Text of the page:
May 2011

The reading list is fantastic. Writing essays for this course greatly improved my academic writing and also helped me learn a lot more from the lectures and reading. The course is built to give an overview of a HUGE topic, and manages to do so almost seamlessly. I highly recommend you take this class. I don't want to set unrealistic expectations about the professor, though. Yes, he is an engaging lecturer. Yes, he has a fabulous collection of ties and suspenders. (My personal favorite was the red velvet pants, though.) And yes, somehow, he reads every essay and leaves a decent number of comments. However, those comments can be condescending and harsh. He has every right to be direct; it was just a bit disheartening for me personally. He's also an elitist. Those are kind of ridiculous ad hominems; I just thought I'd toss them in because it disturbs me how many people view Peter Awn as some sort of god. All that said, take the class if you're up for an above-average workload for a humanities course and/or are fairly relaxed about your GPA.

Apr 2011

Dean Awn is fantastic! In fact, one of his lectures was so effective that I fainted right in the lecture hall. Just like Dickens, right? I'm not sure if he noticed. Thankfully, I was assisted by my fellow classmates. My first words when I came back to consciousness were, "What did he say!?" The reading is great. I wasn't able to finish it, but I'm absolutely doing it over the summer! Also, Dean Awn reads EVERYONE'S essays! It amazes me that Dean Awn manages to read all those essays in the first place, not to mention return them so quickly! I love that he doesn't value examinations! Also, the four essays in this class dramatically improved my ability to craft a truly well-written academic essay. You should absolutely take this class!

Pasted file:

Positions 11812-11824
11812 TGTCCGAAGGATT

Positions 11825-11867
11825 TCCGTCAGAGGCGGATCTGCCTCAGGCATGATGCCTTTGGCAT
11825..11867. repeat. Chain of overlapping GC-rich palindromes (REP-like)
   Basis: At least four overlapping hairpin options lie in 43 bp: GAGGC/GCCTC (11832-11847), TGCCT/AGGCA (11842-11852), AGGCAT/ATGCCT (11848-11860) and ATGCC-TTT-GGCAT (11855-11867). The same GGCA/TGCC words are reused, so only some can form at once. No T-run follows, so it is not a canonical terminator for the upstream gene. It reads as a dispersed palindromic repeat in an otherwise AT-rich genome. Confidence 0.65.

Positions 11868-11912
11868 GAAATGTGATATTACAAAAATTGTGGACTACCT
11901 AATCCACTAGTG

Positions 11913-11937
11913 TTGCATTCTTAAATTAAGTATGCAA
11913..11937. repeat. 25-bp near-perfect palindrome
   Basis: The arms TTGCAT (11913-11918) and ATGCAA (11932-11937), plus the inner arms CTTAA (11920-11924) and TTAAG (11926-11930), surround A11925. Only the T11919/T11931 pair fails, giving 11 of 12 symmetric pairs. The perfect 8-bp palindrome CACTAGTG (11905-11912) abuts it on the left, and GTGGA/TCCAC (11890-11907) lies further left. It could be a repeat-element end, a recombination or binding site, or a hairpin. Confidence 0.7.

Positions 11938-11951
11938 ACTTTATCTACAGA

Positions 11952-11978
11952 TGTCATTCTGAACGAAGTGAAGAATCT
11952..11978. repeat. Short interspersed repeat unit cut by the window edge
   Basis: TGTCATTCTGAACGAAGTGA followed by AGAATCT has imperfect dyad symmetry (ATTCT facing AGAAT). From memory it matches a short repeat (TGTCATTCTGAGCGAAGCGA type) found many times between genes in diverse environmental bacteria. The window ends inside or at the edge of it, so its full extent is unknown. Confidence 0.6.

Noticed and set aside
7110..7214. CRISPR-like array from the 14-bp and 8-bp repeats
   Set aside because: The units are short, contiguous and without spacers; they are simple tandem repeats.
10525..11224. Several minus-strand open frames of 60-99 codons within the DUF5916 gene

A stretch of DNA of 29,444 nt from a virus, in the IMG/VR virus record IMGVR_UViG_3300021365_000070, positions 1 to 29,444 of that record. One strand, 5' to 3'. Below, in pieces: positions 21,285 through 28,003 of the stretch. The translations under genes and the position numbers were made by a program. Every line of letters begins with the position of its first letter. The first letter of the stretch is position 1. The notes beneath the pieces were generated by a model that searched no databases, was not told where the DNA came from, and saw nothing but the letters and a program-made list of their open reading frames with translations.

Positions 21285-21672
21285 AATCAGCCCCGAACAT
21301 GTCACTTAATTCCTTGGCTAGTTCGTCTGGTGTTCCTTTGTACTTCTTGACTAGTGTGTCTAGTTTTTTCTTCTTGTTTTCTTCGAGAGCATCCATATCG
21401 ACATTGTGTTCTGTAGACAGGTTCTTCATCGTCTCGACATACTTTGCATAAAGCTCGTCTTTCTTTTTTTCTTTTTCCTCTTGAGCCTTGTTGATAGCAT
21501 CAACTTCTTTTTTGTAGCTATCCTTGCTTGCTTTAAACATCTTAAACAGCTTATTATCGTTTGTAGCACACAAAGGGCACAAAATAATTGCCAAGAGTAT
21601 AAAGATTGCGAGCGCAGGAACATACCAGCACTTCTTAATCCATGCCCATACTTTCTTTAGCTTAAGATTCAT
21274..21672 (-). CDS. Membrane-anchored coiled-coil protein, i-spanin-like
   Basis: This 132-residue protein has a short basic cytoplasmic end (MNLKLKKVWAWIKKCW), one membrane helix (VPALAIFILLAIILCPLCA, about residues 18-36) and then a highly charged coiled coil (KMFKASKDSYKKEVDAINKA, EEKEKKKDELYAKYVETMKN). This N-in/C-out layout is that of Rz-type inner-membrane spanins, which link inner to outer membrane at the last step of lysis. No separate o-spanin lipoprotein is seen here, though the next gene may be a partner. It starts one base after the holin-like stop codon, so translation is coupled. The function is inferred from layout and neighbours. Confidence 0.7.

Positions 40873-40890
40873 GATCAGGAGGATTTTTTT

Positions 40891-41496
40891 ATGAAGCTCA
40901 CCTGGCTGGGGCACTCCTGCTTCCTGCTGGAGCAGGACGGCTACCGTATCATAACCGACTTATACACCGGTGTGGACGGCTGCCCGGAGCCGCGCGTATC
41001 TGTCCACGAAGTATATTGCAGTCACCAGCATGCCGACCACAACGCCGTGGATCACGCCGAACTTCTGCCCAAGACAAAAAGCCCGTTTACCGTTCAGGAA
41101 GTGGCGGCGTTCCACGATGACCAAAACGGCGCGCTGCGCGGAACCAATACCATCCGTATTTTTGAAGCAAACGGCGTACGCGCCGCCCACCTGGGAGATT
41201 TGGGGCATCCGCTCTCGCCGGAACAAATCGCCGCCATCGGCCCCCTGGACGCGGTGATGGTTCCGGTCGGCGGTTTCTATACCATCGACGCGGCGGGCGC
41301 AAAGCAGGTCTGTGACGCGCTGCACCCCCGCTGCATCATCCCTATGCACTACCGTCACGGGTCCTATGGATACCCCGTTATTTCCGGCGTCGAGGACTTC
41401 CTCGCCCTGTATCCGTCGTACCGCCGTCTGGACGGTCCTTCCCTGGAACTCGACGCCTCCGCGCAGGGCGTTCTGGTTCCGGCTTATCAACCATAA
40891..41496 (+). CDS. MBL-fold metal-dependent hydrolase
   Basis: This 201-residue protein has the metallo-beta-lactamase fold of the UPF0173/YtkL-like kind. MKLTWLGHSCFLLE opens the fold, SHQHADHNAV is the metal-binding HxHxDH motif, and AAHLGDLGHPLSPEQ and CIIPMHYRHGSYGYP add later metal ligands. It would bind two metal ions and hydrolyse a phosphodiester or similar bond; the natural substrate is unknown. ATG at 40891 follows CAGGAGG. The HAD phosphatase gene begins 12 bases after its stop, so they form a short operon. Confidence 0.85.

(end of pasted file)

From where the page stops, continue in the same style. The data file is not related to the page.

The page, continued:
Apr 2011

I completely agree with the previous reviews about Professor Awn's lecturing abilities: he has charisma, intellect, and an amazing sense of humor. He is completely invested in sharing his love of Islam and it works. I also now have a new found love of suspenders. This is definitely one of the classes in which I have learned the most, and I am extremely glad I took it, BUT in my opinion there was a ton of work. The four 8 page essays are not easy. I learned an immense amount from researching and writing them, but I also think the stress may have cost me 5 years off my life. I'm doing well in the class so far, but I am also working my butt off. So, if you are looking for a light load, this is not it. But, if you're not afraid of working, don't let the papers deter you from taking Awn's class, you will finish the semester being a hell of a lot less ignorant then when you started.

May 2010